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Constructing and Updating Your Financial Power of Attorney

June 25, 2014

When was your financial power of attorney last updated? As with all aspects of your estate plan, it’s important you keep track of your financial power of attorney and update it regularly so that it remains current, in tune with your desires for your future. Don’t push back this chore—it could have a far greater impact on your future than other easily-pushed-back tasks like organizing your closet or taking down Christmas lights. Today we would like to discuss what a financial power of attorney is, the importance of constructing it properly, and how often it needs to be updated.

The Financial Power of Attorney

If you were not aware, in creating a power of attorney, you are choosing who you would like to act on your behalf if you become incapacitated. The person creating the document is called the principal and they appoint an agent (also known as an attorney-in-fact) to act in their place if certain circumstances should arise. A financial power of attorney (as you might have guessed) gives the agent the right to make financial decisions for the principal if they are physically or mentally incapable.

How to Construct It

When you create your financial power of attorney, you can decide a number of different details. For example, you will choose which powers the agent will receive, when they will receive those powers, and when the powers will be taken away. Powers can include the ability to sell stocks, access and manage bank accounts, sign tax returns, manage real estate, and make decisions to safeguard assets from the nursing home, amongst other abilities. Your attorney can help you decide which powers to include and how to organize the document. You will also need to decide what type of power of attorney best suits your situation:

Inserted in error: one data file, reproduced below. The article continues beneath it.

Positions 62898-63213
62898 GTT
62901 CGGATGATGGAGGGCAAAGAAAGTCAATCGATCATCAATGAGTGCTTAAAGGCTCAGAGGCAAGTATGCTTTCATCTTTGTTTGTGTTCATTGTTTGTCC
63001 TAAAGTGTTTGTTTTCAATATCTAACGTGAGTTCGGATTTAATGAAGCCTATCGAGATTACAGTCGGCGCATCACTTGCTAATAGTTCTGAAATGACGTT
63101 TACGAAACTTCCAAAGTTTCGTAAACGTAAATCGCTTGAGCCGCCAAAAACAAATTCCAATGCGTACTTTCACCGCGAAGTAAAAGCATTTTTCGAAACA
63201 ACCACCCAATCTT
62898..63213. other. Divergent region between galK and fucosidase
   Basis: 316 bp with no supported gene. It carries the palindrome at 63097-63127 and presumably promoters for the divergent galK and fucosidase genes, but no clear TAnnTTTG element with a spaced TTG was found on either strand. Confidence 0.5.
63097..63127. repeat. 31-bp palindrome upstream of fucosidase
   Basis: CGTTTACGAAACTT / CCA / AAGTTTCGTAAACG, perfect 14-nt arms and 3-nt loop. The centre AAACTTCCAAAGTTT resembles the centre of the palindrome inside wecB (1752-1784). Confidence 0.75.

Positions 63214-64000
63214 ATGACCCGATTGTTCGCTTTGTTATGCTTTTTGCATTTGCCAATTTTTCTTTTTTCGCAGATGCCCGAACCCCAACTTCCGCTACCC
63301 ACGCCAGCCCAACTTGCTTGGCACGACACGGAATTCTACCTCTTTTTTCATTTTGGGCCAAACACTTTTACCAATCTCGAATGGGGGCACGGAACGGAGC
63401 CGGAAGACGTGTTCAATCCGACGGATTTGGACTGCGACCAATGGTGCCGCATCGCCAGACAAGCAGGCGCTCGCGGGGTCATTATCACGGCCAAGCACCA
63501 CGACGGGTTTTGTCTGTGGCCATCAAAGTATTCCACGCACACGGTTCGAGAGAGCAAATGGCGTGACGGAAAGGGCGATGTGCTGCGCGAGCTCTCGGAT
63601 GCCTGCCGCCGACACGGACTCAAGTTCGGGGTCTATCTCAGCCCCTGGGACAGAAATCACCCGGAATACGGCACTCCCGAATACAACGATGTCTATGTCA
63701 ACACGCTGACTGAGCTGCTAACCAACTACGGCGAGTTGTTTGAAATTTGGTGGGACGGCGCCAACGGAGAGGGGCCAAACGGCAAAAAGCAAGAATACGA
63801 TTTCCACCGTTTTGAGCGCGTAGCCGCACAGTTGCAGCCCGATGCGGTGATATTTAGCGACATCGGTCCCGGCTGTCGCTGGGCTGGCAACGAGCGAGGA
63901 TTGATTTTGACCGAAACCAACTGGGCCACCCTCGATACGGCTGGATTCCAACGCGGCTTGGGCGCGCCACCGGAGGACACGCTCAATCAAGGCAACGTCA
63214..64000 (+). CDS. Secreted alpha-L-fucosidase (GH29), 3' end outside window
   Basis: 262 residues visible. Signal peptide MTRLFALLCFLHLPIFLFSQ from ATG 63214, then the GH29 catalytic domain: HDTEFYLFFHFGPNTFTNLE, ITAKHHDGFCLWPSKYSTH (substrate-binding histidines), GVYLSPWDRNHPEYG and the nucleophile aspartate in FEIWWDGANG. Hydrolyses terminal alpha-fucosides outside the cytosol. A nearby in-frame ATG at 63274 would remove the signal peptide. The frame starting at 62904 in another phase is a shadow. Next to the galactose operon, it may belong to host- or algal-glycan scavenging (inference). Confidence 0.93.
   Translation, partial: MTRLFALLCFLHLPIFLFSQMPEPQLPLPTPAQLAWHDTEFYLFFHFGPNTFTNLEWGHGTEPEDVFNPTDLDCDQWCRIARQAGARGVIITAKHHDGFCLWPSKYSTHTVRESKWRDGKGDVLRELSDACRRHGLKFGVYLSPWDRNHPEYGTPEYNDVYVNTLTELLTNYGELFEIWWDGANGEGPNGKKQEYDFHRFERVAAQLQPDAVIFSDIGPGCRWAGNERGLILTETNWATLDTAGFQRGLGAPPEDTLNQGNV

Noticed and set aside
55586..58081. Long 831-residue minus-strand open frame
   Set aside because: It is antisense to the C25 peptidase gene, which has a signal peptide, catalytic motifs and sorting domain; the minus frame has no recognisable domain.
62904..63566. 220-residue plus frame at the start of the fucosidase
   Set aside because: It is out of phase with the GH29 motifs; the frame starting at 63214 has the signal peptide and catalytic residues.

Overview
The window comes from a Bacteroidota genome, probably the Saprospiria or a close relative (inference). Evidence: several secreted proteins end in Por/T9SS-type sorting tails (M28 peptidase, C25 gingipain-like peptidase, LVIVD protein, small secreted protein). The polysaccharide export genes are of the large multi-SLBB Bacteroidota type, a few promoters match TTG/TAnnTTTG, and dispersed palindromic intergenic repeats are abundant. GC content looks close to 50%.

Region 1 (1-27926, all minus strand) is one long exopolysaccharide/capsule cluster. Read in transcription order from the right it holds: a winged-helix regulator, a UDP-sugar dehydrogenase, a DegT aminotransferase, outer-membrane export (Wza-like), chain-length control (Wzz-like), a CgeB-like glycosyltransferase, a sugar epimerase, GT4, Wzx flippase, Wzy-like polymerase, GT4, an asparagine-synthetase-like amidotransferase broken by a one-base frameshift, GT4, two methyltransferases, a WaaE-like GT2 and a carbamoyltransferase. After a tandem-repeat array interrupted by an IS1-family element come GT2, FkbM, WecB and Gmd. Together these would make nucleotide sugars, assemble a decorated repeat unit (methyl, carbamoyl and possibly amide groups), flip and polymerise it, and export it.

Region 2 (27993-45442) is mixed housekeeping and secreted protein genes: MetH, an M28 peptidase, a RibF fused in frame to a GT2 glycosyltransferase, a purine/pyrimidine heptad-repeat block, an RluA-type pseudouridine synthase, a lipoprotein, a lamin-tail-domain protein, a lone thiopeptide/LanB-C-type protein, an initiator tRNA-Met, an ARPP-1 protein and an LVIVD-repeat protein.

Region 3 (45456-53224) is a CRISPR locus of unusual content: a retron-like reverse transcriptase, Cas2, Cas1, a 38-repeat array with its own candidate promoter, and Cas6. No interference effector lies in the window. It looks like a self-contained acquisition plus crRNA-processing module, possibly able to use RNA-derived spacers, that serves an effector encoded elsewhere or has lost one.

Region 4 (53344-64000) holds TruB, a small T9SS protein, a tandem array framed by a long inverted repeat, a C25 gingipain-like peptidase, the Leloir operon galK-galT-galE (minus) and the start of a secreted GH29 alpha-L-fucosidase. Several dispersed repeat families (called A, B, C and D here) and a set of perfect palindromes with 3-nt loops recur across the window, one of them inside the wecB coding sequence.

• Conventional Power of Attorney: A conventional power of attorney begins when it is signed by the principal and ends when the principal becomes mentally incapacitated or dies.
  • Springing Power of Attorney: A springing power of attorney begins when a specific event has occurred (specified by the principal in the document) and ends when the principal dies. The event must be described well to avoid confusion and mistakes in the execution.  Usually, the specified event is when a doctor determines that you are disabled.
  • Durable Power of Attorney: A durable power of attorney begins when it is signed and ends when the principal cancels the document or dies. This is a very popular choice because it does not become void when the principal becomes incapacitated and it doesn’t rely on a specified event.


When to Update Your Financial Power of Attorney

Try to update your power of attorney at least every three years. The process won’t take long and you’ll feel more confident and secure in your future if you know your estate plan is up-to-date. You will need to change your power of attorney if your agent passes away, your relationship with your agent changes, or you simply change your mind. So please—don’t hesitate to call your attorney if you haven’t recently looked over your financial power of attorney! You won’t regret it.